We have always been fans of Ed Vere’s work in the Library Mice household. I remember my mouslings coming out of a Mr Big event at Bath Children’s Literature Festival clinching their own drawings of Mr Big with sheer delight.
What I have always particularly admired with Ed Vere’s work is how his deceptively simple drawings and bold use of colour come together to create such rich narratives, which are fun, heart-warming but also often quite poignant too.
His latest book, Max at Night (Puffin) is no exception. This is our second encounter with Max the kitten, which we first met in Max the Brave:
In Max at Night, we follow a sleepy Max as he goes along his bedtime routine; it seems Max can’t go to bed until he has said goodnight to everyone. But tonight, the moon is missing and before he can rest Max must undertake a long and increasingly perilous journey to find her. Ed Vere’s use of colour is particularly striking here in his depictions of the sky at night, and I was delighted when he agreed to talk about his use of colour and inspirations in this blog post.
My use of colour and other colourful inspirations
by Ed Vere
Why do I use such bold colours? That’s an interesting and difficult question to try and answer. Difficult because it’s hard to make sense of what feels like a natural instinct. Which is how I make so many of these ‘design decisions’. I may rationally decide that I want a book to be simpler or more complex, to illustrate in a looser & busier way with a pencil (Bedtime for Monsters) or to take a simpler graphic approach (Banana or Max the Brave & Max at Night). But when it comes to colour, it feels like it dictates its own rules. Very obviously, children respond to simplicity and with books for the young, in simplifying the environment you allow the focus to rest on the character and their action. Along with simplicity of layout, simplicity of colour follows. I choose colours that emotionally relate to what’s happening in the story… that’s an emotive and instinctive decision… one of those ones you work out by feel rather than rationalising. I’m not massively analytical in my approach because it feels too dry… I prefer to be led by my instincts and what feels right. And, I love big expanses of juicy colour.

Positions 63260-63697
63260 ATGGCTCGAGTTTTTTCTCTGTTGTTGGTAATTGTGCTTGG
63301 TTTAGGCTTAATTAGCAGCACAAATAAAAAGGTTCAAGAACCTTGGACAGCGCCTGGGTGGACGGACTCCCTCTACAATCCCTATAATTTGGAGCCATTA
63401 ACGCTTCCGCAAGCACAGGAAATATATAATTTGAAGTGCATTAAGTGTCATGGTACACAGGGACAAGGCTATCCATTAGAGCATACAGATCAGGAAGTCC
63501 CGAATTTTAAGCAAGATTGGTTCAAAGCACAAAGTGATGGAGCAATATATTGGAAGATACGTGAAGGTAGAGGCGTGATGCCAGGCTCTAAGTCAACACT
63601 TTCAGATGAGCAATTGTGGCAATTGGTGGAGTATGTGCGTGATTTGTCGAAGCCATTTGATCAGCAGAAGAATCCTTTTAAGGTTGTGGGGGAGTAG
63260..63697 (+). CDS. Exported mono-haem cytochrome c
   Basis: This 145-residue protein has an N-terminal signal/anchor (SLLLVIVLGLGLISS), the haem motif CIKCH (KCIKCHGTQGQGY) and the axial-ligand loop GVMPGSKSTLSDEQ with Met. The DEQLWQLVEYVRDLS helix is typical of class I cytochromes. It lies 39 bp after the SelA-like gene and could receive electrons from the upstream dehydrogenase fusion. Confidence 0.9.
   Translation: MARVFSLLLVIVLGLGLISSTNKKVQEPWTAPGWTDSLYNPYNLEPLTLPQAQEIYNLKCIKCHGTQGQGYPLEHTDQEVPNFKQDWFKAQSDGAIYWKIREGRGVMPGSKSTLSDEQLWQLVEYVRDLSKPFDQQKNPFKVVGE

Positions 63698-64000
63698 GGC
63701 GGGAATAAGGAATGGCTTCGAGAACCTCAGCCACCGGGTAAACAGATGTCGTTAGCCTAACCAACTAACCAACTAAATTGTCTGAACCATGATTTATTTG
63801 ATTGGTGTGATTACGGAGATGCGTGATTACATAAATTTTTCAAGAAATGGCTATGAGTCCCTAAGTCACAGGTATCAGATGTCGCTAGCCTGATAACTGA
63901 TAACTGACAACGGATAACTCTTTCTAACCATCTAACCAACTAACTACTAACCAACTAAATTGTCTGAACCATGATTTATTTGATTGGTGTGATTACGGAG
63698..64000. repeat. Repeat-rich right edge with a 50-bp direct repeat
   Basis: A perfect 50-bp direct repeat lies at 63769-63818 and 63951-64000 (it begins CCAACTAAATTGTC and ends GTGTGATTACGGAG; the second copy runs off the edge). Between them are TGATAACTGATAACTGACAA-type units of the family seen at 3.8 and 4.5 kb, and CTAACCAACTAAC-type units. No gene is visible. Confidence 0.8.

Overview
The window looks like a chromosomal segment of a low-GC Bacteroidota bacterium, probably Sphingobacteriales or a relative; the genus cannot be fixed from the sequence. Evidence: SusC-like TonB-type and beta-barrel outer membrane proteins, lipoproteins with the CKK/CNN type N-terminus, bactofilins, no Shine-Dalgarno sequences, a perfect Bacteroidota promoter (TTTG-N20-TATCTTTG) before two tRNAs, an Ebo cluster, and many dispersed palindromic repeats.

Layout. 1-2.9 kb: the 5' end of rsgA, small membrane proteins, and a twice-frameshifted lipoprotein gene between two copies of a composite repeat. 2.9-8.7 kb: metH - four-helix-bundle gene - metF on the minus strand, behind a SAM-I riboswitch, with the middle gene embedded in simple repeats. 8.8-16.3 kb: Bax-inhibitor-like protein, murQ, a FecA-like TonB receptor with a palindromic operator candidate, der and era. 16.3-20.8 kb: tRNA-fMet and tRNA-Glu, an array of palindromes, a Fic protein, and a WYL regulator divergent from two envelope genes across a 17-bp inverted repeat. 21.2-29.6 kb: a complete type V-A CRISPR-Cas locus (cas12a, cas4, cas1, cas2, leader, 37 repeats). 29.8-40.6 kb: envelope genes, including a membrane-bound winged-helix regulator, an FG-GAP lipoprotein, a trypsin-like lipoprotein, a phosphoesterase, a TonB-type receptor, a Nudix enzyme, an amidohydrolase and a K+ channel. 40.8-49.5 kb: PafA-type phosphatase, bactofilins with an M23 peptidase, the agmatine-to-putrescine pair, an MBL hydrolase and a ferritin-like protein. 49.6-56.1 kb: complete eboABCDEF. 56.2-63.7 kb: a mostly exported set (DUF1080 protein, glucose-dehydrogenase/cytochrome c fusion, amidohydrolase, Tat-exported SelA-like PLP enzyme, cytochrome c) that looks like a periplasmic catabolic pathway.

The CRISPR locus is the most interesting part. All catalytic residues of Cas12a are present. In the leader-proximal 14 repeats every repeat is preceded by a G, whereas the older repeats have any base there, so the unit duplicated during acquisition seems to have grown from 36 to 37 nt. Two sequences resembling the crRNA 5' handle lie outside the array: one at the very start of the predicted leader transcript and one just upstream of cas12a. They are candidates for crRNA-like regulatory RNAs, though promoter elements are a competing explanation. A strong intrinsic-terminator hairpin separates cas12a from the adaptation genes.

There are so many artists whose colour sense I love… right up at the top is Matisse who seems to naturally filter joy, peace and understanding through colour… I don’t know how he did it but it’s a kind of genius that few can emulate. His Chapel at St Paul de Vence is an incredibly beautiful place… All of his work, really, is incredibly exciting for me. I think it sums up an approach to, and feel for life. It’s like a feeling for music, impossible to successfully sum up in words. His recent Cut Outs exhibition at Tate Modern was completely inspiring… not least because he managed to make his ideas accessible to so many people.
Other artists… Paul Klee, similarly joyful and endlessly curious; Ellsworth Kelly, an incredibly spare colourist with a truly stunning sense of harmony and balance; Tomi Ungerer (Three Robbers), he creates incredible evocative and complete worlds with his use of colour.
Jan Pieńkowski, his very spare and bold colour schemes completely draw me in… they feel simple, but they manage to create completely believable worlds in which to exist. I always find it amazing how an abstract two dimensional drawn/painted environment can become a living breathing world for the imagination; Chris Haughton… He’s a friend so I should go easy on the praise… But he does have an amazing colour sense. I love the way he’s created such distinct identities for each of his books through a limited but stylish palette. He’s got such an incredibly good and sometimes surprising colour sense. It feels simple… But is extremely hard won. I’m sure people have no idea how much work goes into them.
Colour is massively important to the way I work… It’s a way of conveying emotion, of joy, exuberance, melancholy, and everything in between and beyond. A subtle way of putting those emotions on the page without being too heavy about what you want to say… Or sometimes a completely unsubtle way of doing it and making a foghorn statement of intent. It’s hard to describe it and not sound like an idiot, but you can think in colour, and I think children understand that innately.
Thank you so much Ed for this fascinating post. You explained perfectly how your books affect us, because the colours do make us ‘feel the story’.
Max at Night is published by Puffin and is out now.